Hebrew, any career prospects?

Discussion in 'Int Corps' started by oscar1whisky, Nov 19, 2010.

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  1. A quick browse tells me the current interest is in Pashto/Dari, and I suspect the traditional Russian is still popular?

    My question to you, then: my boy is currently studying Hebrew, on course to graduate in about 18 months and already looking to do an MA. He also speaks basic Arabic, good German and some French.

    He thinks teaching may be his vocation, eventually, but is open to other ideas.

    So, are his skills of use to HM Forces/ HM Diplomatic Service, etc?

    Feel free to pm, or use this forum as appropriate. Thanks for any advice.
  2. Give it 5 years I'm sure something else will kick off where hebrew is needed other than that I haven't heard of anywhere people are deployed where they need to know hebrew specifically.
  3. With those languages (especially Hebrew) Diplomatic services / Foreign & Commonwealth Office / SIS would be his best bet. Though if he is leaning towards teaching then there is Educational & Training Services.
  4. A qualification in Hebrew will almost certainly guarantee that MCM Div arrange postings to South Georgia, Belize or Belfast.
  5. Wouldn't recommend the FCO as a Hebrew speaker, you've never seen such a bunch of 'anti-Zionist', camel-shagging Koran fans in all your life. No current role that I'm aware of that requires it in the Army; SIS don't recruit for specific languages for IO posts, although they and GCHQ do have specific linguist roles.

    Arabic always useful and in the foreseeable future, Farsi and Urdu.
  6. He's shown he can learn a lingo, so he could still apply for all of hte above, and learn another.

    Does he have any knowledge of the people who speak the language as well as being able to speak it?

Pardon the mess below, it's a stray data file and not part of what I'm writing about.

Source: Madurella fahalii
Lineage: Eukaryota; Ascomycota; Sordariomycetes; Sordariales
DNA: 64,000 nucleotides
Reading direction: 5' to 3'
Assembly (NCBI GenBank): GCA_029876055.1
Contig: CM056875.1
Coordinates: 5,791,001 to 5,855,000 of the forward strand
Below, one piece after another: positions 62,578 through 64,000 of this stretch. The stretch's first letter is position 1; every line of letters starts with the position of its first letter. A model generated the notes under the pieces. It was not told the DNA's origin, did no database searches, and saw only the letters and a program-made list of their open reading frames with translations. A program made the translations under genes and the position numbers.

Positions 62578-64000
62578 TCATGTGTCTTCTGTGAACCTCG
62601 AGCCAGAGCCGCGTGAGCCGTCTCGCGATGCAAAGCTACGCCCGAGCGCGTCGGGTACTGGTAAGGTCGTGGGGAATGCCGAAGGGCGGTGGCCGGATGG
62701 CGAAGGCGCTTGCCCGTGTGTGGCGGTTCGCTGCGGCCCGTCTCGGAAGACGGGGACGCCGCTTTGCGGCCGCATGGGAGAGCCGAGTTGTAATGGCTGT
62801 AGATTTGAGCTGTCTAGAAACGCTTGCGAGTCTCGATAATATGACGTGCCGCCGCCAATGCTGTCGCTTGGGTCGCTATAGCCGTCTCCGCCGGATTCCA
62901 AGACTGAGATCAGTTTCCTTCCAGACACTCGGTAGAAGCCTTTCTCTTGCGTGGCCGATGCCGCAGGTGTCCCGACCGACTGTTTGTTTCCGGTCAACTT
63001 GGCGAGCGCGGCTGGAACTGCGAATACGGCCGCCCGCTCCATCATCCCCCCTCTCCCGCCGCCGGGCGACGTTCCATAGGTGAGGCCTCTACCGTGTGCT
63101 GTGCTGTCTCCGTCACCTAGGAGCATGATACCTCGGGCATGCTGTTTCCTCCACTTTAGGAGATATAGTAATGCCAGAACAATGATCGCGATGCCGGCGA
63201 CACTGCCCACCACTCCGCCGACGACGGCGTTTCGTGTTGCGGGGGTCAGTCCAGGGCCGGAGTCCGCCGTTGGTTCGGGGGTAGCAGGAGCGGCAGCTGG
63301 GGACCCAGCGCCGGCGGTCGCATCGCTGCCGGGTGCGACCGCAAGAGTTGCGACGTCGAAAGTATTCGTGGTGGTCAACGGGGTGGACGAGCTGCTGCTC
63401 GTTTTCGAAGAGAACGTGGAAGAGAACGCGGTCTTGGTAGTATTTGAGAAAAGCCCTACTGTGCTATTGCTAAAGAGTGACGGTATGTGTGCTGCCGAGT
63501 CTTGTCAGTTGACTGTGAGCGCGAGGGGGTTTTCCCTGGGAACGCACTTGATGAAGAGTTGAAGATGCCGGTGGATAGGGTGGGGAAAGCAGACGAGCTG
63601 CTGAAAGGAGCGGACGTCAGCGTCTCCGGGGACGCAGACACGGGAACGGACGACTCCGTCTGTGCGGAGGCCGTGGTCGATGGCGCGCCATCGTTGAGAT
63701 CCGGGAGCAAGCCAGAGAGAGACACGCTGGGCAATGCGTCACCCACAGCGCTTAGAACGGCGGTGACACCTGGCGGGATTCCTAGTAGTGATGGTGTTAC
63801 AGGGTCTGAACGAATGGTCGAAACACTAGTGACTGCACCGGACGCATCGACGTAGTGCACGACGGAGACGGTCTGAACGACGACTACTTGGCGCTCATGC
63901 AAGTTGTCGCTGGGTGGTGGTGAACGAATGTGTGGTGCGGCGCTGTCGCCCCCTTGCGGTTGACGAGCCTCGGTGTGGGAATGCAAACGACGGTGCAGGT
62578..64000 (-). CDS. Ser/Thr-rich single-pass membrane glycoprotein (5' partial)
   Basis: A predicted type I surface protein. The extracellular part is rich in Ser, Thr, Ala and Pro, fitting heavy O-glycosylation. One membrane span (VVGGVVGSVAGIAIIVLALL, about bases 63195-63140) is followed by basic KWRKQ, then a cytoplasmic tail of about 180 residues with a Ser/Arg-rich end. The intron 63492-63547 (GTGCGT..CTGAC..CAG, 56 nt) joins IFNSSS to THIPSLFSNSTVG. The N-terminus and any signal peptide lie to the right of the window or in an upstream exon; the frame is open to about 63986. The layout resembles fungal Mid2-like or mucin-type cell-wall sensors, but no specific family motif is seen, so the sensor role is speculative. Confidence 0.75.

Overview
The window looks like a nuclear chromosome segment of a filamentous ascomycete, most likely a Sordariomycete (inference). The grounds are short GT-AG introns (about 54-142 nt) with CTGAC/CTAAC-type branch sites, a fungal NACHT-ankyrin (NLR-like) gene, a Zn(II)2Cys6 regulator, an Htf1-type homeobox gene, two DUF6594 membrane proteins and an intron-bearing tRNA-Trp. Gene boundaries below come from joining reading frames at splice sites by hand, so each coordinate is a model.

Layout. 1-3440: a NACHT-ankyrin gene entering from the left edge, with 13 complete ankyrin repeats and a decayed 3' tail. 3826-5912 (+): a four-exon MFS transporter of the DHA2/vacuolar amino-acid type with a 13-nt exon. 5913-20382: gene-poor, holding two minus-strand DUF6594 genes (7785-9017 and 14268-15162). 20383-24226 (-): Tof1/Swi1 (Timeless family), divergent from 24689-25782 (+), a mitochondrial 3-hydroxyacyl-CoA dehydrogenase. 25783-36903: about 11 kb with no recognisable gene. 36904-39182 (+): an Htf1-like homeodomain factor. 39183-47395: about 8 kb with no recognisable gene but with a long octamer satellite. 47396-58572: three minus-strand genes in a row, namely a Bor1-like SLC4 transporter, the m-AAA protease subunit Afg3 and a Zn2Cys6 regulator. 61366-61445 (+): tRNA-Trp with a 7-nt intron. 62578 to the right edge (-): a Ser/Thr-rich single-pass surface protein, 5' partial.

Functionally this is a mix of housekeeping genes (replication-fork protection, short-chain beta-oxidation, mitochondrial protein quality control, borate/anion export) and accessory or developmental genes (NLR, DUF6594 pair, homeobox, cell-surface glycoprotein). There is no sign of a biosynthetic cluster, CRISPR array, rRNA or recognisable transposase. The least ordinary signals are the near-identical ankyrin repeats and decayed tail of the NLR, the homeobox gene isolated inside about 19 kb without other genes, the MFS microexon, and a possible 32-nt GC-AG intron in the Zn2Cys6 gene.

7. Thanks for replies so far. He's currently doing a year's study in Israel, considering conversion to Judaism, and possibly emigrating there. So yes, his knowledge and experience of the people, language, culture etc seems spot-on.

    His options appear to be emigration to Israel, Holland or New York, who all seem to be keen on employing him. Replies to date from UK agencies = nil, which seems a shame.

    Still, it gets me a holiday somewhere more pleasant than Cheltenham I suppose?
  8. GCHQ are always looking for people.
  10. I wouldn't recommend the Corps -I don't think Hebrew has been a particularly popular language to learn since July 1947 when Sergeants Clifford Martin and Mervyn Paice from the Netanya Field Security Section, both unarmed and in civilian clothes were kidnapped by the Irgun Zvai Leumi from a Cafe they had visited on a number of occasions in the company of a Jewish locally employed civilian (LEC), the latter of whom also worked for the Irgun. They were hanged in an Orange Grove and their bodies were booby trapped with grenades, in retaliation for the death sentences carried out on two convicted Irgun killers.
    The execution of the two soldiers had a knock on effect back in the United Kingdom with sporadic attacks on innocent Jewish businesses and individuals in London, Birmingham and Manchester.
  11. Purely by coincidence, the only family connection to Israel/Judaism is my father's service there post WW2. He was posted rather swiftly when caught shagging the daughter of the local Hagannah boss, who wasn't best pleased at the thought of his little princess bearing small Ulster Riflemen.
    What goes around, comes around?
  12. Certainly when I joined there was still a small requirement for Hebrew linguists on the Dark Side, it was an upgrading option for Class 1 for Arabic linguists. As far as I know, the tasking fell away sometime in the early 80s and has never been reinstated.

    GCHQ - specifically, the JTLS - have a rolling requirement for linguists and will often teach folk who have proven aptitude in a 'difficult language' which is not required, target languages, which are. Bear in mind that the money is *spectacularly* terrible and the work may not suit everyone.

    Emigration to Israel and conversion would take away the decision, I gather he'd be required to serve his time as a conscript in any case.
  13. GCHQ can easily track employees when they are at HQ, the problems arise when they second staff to London-based agencies. ;-)
  14. Sounds like gross professional mis-conduct to me.

    I could not imagine for one moment the Intelligence Corps keeping an operator who was involved in Ugandan discussions with the other side.

    ............................................................................I'm working tonight, Dear. CTR up the Rosnareen Flats